Graywolf interviews Lyndoman on local search

I’m no local search expert, but I do have a view on it.

Graywolf interviews Lyndoman on local search

In the UK, local search is garbage. Apart from Yell.co.uk – yellow pages online – There is no consistent local search system available.

Most of this is due to the fact that a lot of small business in the UK do not have websites. The UK lags behind our American cousins in this respect.

Knowing how easy it is – for me – to throw up a website and do an hour of seo makes it extremely frustrating when people come to me to enquire why their website does not even rank for their own domain name.

I run into a lot of skepticism about websites and new technology in the UK and especially Cornwall. It’s seen by some as just another scam to milk them of their money.

My local butcher, Fine Fettle in Truro, laughed in my face when I asked him if he had a website. He does the best Guiness and leek sausage, but responded “Oh no, we’re not into technology here”. Sigh!

To me that’s like saying, “we’re not really into making money”.

I could list a thousand ways a high quality butcher, who sells locally sourced products and a lot of organic meat could benefit from having a website. It’s high class stuff and with the trend in healthy eating it’s a great business to be in. But the readers of this blog are probably already sold on the “you have to be on the web”, idea.

So lets explore local search.

It would be so easy to dominate his local area. When anyone types in “Cornish Butcher”, he should be number one.

His products are of high quality and uniquely sourced. A lot comes from his own farm, he has seen the way the livestock has been raised, he knows what they have been fed and he can tell you exactly the age of the livestock at slaughter. The point is, he has stories to tell. And stories are one of the most powerful things in marketing. He absolutely knows his meat.

You cannot say that for Tesco, Sainsbury or any other UK supermarket.

He has an angle he can use with the local press, who would totally link to his website from the stories they have already published on him. But he has no website to link to.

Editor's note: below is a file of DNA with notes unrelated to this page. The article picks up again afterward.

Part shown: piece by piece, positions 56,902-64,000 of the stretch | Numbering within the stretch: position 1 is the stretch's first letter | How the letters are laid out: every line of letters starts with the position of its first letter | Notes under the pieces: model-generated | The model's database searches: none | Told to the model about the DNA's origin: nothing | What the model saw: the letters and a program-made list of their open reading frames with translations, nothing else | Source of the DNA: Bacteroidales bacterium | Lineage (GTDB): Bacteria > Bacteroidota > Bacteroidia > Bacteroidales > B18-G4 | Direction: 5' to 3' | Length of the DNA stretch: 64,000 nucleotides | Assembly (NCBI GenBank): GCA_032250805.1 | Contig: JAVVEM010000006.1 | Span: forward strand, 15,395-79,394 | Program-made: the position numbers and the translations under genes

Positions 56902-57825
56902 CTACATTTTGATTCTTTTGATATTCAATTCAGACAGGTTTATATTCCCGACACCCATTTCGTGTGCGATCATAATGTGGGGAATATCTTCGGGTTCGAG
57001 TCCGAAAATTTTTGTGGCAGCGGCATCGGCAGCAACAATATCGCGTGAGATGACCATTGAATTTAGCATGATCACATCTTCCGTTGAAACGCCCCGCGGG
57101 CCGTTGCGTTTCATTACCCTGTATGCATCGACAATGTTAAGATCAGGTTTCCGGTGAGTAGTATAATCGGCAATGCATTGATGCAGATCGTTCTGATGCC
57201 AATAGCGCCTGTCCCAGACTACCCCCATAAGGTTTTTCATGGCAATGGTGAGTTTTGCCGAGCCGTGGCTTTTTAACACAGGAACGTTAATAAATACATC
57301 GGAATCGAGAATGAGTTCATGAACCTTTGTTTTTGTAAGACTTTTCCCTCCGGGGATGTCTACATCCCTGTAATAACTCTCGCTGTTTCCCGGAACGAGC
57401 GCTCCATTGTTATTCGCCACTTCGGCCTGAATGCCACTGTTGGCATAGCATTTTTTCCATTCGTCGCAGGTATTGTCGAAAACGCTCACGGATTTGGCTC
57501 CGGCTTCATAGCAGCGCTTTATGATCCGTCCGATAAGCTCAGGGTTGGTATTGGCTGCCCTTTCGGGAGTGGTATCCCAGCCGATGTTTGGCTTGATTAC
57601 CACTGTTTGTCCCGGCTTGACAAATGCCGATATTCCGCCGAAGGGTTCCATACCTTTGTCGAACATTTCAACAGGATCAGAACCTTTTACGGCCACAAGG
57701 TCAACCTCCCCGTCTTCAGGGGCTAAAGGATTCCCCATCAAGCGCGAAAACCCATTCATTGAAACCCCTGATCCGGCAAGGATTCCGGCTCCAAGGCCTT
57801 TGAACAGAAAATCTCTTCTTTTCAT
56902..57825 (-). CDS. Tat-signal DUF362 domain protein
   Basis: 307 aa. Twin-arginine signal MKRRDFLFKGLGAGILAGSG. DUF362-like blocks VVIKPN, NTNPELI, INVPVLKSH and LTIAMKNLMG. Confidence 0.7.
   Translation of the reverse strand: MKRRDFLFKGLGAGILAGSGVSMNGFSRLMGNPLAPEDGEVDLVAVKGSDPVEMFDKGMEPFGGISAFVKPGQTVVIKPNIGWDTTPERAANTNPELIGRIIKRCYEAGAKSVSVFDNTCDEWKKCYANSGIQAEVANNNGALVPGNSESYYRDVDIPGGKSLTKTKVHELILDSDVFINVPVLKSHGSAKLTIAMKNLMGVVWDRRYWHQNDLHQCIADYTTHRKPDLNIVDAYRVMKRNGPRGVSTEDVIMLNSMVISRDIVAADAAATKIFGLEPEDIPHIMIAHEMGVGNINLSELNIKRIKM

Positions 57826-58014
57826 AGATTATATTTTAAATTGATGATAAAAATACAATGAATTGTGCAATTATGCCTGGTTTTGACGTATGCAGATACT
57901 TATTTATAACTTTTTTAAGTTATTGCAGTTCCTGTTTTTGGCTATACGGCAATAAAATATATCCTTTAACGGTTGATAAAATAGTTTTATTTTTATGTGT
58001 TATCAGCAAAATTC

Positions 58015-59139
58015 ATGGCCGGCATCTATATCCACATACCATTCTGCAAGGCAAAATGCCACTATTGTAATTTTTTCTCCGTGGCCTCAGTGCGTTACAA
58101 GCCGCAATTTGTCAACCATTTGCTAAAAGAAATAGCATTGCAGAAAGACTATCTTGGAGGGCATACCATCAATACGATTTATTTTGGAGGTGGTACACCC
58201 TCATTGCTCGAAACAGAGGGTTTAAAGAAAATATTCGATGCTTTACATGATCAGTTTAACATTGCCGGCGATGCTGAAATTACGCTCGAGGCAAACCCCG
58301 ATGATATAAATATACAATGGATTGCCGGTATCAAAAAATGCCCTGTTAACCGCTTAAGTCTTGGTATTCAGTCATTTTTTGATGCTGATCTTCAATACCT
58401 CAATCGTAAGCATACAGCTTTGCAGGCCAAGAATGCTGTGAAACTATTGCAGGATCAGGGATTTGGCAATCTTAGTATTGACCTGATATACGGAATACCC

Also, his suppliers could link to him, local vertical directories would link, local charities who he supplies with the Christmas dinner would link and on and on.

Digg would link to him.

Yes, that’s what I said. Digg would link to him.

I know I could get a story, linking to my local butchers website – if he had one – on the front page of Digg.

First, set up a website and install a blog under a domain name that has conotations of health concsious meat.
Second, seed the blog with stories of healthy uses of meat, where meat comes from etc.
Third, write “101 reasons corporate meat is scary”. The story lists all the horror stories of mass meat production – go read “Fast Food Nation” for background stories on what corporations get up to with our food.
Fourth, sit back and wait. If it does not get dugg, try another angle aimed at the mindset of the digger.

OK, so now you are saying what is the point of a bunch of Nintendo playing – Microsoft hating – Linux loving, bunch of spotty kids descending on your site in their tens of thousands?

It’s a story for the local paper. I’ve never seen this angle mentioned before, but I bet I could get a local paper to run a story on the fact that the local, quality butcher, has been mentioned on the front page of a multi-million pound, San Fransisco based, technology website which is read by millions.

It would be a big story locally and could be spun bigger. “How a local butcher went international in 24 hours”. It’s the local boy done good angle. People love a story like that occuring in their backyard. We know it’s just Digg, but the local population see it as being this wonderful, glittering thing they don’t quite understand but feel it might be important.

We all know his website would atract a ton of links. Organic, enviromental, anti corporate websites would link, possibly authority sites within his sector. I bet he would be on the way to ranking for terms like “organic uk butcher”, he would definately dominate his local market.

We are in a situation where social online media has not reached to the general population yet.

Hell, in my research of UK SEO companies not one of them mentioned social media optimisation. Let alone it’s ugly cousin the Linkbait kid.

You have to get creative, think out of the box. Step out of the SEO bubble you live in and look at the world around you.

Take a different perspective.

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